- November 20 – Frank Wedekind's play Spring Awakening: A Children's Tragedy (Frühlings Erwachen, completed 1901) receives its first staging, as the second work to be presented at the Deutsches Theater's Kammerspiele in Berlin under the direction of Max Reinhardt.
- December 24 – Reginald Fessenden transmits the first radio program, a poetry reading, a violin solo, and a speech, from Brant Rock, Massachusetts.
- Livraria Lello & Irmão opens a new bookstore in Porto (Portugal).
- The magazine Eesti Kirjandus ("Estonian Literature") is founded in Estonia (at this time part of the Russian Empire) as part of the Estonian national awakening.
- Henry Adams – The Education of Henry Adams
- Pio Baroja – Paradox, rey ("King Paradox")
- L. Frank Baum
- Rex Beach – The Spoilers
- Angela Brazil – The Fortunes of Philippa
- Hall Caine – Drink: A Love Story on a Great Question
- Paul Carus – Amitabha
- Mary Cholmondeley – Prisoners
- William de Morgan – Joseph Vance
- Arthur Conan Doyle – Sir Nigel
- Ford Madox Ford – The Fifth Queen
- Zona Gale – Romance Island
- John Galsworthy – The Man of Property
- Ellen Glasgow – The Wheel of Life
- Elinor Glyn – Beyond the Rocks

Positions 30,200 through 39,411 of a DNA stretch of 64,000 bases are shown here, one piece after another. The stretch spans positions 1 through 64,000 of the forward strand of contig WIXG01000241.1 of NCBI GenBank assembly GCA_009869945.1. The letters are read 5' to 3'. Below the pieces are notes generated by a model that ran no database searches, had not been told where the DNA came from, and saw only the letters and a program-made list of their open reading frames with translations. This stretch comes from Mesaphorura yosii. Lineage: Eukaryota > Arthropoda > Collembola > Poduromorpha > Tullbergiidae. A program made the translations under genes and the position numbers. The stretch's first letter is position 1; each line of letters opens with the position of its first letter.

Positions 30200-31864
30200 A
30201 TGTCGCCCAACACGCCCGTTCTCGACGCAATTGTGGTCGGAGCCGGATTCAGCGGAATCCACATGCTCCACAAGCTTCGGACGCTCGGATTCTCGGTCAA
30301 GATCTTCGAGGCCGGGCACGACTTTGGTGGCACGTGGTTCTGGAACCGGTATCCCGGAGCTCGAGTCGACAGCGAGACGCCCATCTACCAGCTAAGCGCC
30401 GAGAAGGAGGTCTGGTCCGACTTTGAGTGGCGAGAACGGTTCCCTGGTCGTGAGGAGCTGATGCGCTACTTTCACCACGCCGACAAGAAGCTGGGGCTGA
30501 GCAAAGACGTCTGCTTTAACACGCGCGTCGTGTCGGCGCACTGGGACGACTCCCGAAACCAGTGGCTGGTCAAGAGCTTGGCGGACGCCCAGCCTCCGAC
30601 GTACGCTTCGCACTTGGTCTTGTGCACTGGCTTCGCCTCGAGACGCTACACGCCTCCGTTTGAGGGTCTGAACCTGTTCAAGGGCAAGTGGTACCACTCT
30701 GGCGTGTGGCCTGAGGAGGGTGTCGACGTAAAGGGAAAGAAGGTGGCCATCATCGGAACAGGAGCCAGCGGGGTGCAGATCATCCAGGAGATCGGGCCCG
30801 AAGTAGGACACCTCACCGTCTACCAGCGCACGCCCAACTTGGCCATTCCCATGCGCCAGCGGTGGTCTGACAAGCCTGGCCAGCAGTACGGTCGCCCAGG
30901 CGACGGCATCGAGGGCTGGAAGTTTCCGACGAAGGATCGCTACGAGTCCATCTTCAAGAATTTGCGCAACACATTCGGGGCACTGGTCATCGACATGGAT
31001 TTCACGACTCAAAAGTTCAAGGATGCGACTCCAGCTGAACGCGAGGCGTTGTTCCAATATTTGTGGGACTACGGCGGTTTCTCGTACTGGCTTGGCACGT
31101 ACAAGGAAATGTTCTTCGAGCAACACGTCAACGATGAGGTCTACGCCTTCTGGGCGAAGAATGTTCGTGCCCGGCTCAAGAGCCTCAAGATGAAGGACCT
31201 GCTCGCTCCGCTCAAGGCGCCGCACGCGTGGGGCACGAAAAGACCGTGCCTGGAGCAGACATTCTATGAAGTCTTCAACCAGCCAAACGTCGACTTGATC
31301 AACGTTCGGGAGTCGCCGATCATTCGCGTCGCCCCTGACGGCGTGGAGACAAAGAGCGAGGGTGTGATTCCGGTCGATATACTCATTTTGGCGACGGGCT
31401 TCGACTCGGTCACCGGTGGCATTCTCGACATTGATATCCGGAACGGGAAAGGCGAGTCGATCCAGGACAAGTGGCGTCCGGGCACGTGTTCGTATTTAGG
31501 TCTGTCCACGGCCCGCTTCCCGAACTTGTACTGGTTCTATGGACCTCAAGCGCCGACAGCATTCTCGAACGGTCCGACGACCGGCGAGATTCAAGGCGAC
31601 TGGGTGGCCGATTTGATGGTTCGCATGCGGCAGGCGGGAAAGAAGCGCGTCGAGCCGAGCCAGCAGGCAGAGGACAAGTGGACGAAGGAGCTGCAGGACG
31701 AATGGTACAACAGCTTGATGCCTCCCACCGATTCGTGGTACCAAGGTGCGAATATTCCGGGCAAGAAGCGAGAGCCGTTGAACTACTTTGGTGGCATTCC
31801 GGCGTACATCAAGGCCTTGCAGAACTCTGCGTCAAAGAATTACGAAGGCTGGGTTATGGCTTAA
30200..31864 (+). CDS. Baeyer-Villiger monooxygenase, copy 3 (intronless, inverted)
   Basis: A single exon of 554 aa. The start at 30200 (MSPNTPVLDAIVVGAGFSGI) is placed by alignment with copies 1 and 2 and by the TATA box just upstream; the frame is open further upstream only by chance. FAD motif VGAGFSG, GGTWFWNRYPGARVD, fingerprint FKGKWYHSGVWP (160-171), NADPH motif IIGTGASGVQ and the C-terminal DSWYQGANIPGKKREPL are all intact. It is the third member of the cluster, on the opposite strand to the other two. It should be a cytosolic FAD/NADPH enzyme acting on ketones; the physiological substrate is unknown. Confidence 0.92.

- Remy de Gourmont – Une Nuit au Luxembourg ("A Night in the Luxembourg")
- O. Henry – The Four Million
- Hermann Hesse – Beneath the Wheel (Unterm Rad)
- Rudyard Kipling – Puck of Pook's Hill
- Selma Lagerlöf – The Wonderful Adventures of Nils (Nils Holgerssons underbara resa genom Sverige)
- W. J. Locke – The Beloved Vagabond
- Jack London – White Fang
- Arthur Machen – The House of Souls
- Ferenc Molnár – The Paul Street Boys (A Pál utcai fiúk)
- George Moore – My Dead Life
- Robert Musil – The Confusions of Young Törless (Die Verwirrungen des Zöglings Törleß)
- Natsume Sōseki
- Edith Nesbit
- Baroness Orczy
- David M. Parry – The Scarlet Empire
- Felix Salten (attributed) – Josephine Mutzenbacher
- Upton Sinclair – The Jungle
- Mark Twain – What Is Man?
- Mary Augusta Ward – Fenwick's Career
- H. G. Wells – In the Days of the Comet
- Owen Wister – Lady Baltimore